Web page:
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It’s time to fix our complex and costly legal framework FINANCIAL PLANNING


The biggest challenge facing financial planning firms today is not retaining customers or attracting new businesses, but the overly complex regulatory system that is holding back productivity, writes FPA CEO Dante De Gori CFP®.

The evolution of the financial advisory profession in Australia from a product-based sales model to a paid advisory offering has brought about a long series of regulatory developments.

As our profession has grown and the role of a financial planner has changed, so has the role of regulators in overseeing the sector.

Unfortunately, every new regulatory fraud doesn’t negate its predecessor. There is no central system or single source of truth when it comes to regulating financial advice. In fact, it’s hard to imagine a profession that is as heavily regulated by a multitude of government agencies as financial planning.

A alphabet soup from the regulators

The Australian Securities and Investments Commission (ASIC) oversees licensees, but not individual planners.

The Tax Practitioners Board (TPB) monitors individual planners, but only on tax issues.

The Financial Adviser Standards and Ethics Authority (FASEA) does not oversee financial planners, but sets standards for them.

Finally, the Australian Financial Complaints Authority (AFCA) monitors consumer complaints against financial planners through their licensee. It should be noted that only 1.6 percent of all complaints the agency received in the past six months were related to financial planners. This number is declining and an important indicator of success.

ASIC, TPB, FASEA, and AFCA all play a role in regulating the financial planning profession. And that without taking into account the role of APRA, AUSTRAC and ATO in regulating advice (not to mention the upcoming introduction of the ACCC into the mix).

The impact of this regulatory structure on financial profitability, productivity and the effectiveness of financial planning practices across the country is significant.

Each regulator imposes its own type of governance on a financial planner’s business, from compliance with the AFSL to educational standards. And each of these features has its price.

The cost and complexity of regulation

In 2019, 61.4% of FPA members named regulatory costs as their biggest challenge, up from 54.6% in 2018.

The rising regulatory costs are ultimately borne by customers as financial planners are forced to increase their fees to cover the inflated costs of compliance. Most of the practices are small businesses and compliance has become a significant expense.

Some of these regulatory costs are increasing at an unacceptably fast rate, reducing the affordability of advice. For example, ASIC estimates that the industry finance levy for 2019-20 is up 38% year over year and up 62% over the past two years.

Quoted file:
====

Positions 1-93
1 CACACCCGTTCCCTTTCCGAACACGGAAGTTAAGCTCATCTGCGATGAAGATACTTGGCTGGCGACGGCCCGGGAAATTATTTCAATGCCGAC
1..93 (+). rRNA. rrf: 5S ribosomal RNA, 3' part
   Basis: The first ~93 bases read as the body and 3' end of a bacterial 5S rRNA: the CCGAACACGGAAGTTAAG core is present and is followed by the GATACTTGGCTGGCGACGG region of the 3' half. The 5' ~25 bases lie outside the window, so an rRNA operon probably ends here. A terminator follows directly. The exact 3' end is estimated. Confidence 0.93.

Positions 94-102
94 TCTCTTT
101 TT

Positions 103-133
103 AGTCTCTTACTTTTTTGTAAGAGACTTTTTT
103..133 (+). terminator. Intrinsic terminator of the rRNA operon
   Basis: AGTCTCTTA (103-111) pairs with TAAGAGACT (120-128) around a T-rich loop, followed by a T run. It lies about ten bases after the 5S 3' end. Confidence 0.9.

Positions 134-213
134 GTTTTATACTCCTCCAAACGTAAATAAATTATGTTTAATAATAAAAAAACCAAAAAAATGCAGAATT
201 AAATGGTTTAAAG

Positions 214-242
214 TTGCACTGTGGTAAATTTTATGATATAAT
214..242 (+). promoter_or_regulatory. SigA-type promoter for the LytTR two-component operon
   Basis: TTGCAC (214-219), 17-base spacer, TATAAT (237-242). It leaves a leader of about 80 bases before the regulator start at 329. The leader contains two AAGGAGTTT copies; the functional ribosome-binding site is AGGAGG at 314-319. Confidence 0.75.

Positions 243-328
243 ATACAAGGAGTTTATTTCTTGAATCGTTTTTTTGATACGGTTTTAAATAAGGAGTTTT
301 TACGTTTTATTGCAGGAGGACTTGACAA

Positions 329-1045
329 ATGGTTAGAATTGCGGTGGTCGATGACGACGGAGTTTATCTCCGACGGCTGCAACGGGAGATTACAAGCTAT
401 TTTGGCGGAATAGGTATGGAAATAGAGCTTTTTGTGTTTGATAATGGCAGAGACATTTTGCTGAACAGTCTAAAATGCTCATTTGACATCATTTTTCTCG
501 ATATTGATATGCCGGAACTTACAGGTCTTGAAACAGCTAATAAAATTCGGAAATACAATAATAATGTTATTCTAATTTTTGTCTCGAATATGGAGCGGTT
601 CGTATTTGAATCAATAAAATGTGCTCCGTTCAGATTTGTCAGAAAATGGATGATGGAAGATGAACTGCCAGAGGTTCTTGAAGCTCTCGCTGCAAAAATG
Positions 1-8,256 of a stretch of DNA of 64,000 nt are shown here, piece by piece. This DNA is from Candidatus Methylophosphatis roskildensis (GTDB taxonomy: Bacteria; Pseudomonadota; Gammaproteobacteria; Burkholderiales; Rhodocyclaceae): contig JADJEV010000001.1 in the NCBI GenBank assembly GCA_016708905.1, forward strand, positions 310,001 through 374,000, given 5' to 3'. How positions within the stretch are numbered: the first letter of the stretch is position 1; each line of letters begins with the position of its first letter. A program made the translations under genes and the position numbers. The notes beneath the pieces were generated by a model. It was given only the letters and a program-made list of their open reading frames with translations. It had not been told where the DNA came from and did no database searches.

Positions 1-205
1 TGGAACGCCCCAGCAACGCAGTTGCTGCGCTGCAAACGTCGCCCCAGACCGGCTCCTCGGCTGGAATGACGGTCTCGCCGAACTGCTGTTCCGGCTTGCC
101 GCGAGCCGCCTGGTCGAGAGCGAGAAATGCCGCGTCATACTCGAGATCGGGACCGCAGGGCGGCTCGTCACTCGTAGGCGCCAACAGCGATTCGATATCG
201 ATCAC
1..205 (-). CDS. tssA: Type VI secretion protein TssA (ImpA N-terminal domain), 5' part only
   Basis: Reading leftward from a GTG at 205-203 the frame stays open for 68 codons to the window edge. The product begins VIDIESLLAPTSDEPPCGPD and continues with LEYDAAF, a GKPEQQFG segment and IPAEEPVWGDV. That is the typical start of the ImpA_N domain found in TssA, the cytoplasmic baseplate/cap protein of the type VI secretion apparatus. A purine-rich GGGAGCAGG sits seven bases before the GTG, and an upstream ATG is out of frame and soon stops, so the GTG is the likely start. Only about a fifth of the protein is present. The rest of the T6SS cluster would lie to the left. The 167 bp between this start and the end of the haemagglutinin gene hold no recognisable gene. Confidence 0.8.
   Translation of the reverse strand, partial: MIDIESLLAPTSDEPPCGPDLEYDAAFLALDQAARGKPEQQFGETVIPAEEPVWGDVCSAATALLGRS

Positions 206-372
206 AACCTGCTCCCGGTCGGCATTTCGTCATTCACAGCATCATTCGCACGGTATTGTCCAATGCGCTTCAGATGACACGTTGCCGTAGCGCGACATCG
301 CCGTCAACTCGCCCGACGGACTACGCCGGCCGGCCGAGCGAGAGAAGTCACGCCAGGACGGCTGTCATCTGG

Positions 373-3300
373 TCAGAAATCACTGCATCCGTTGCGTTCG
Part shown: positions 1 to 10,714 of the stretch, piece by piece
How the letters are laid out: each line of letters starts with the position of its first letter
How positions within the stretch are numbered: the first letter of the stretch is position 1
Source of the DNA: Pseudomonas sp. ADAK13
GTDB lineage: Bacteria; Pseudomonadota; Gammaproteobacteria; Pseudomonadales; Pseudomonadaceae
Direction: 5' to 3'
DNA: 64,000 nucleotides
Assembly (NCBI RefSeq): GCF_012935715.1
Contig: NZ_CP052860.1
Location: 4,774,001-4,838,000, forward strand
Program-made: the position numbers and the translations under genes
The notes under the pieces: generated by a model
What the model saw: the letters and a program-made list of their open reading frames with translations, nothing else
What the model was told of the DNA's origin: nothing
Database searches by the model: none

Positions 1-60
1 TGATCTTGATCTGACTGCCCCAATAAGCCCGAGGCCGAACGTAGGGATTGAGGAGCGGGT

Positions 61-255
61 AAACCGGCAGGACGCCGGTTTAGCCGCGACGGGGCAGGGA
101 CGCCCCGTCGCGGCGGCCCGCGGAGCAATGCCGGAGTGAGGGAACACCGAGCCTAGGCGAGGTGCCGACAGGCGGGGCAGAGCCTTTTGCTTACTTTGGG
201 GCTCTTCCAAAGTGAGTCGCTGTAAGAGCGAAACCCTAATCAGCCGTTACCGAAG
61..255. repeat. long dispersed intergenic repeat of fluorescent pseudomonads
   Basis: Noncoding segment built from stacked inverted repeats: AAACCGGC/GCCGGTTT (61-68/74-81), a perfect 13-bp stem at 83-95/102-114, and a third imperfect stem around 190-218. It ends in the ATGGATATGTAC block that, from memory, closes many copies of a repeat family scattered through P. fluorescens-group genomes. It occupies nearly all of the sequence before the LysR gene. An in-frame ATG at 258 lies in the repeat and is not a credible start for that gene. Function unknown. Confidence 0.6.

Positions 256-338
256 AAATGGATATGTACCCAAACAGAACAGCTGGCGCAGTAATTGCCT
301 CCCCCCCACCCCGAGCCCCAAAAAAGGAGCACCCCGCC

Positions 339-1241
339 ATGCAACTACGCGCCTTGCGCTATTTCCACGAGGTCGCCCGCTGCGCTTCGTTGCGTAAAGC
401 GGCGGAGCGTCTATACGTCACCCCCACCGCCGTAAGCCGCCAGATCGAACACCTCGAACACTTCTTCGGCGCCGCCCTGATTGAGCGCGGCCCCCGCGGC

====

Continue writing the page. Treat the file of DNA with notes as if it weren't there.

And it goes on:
Cost isn’t the only problem. The existence of multiple regulators and government agencies, each with a specific role in steering financial planning practices, has resulted in an extraordinarily complex system. It’s one that can best be described as fragmented and dysfunctional.

The presence of multiple regulators creates inconsistencies in regulation, with no single authority overseeing financial advice. As a result, consultants’ frustration with the increasing wave of regulation will lead to greater segregation and future regulatory efforts to reduce the compliance burden will be greeted with skepticism.

The solution

Reducing this costly and overly complicated system requires government action.

The Morrison government will set up a single disciplinary body in 2021 as part of implementing the recommendations of the Royal Commission. While little information is available on what this body might look like, the FPA believes it is imperative to use the single disciplinary body to consolidate the current legal framework.

A single disciplinary body must streamline regulation, not complement it. Not only would this consolidation benefit financial planners by reducing costs and increasing efficiency, but it would also allow them to offer more affordable advice to potentially more Australians. The fact remains that the majority of Australians who seek financial advice cannot afford it. It remains an essential service largely reserved for the rich, who can continue to subsidize this complex and costly legal framework.

The sole disciplinary body should take over the key functions of ASIC, FASEA and TPB in relation to financial advice, with primary responsibility for state oversight of the conduct of financial planners, setting binding professional standards, investigating possible violations of binding standards and laws, and applying discipline.

A single disciplinary body should be a single source of truth. Improving the productivity of financial planning practices and those who regulate them is essential for the continued growth of the profession and the provision of affordable financial advice.

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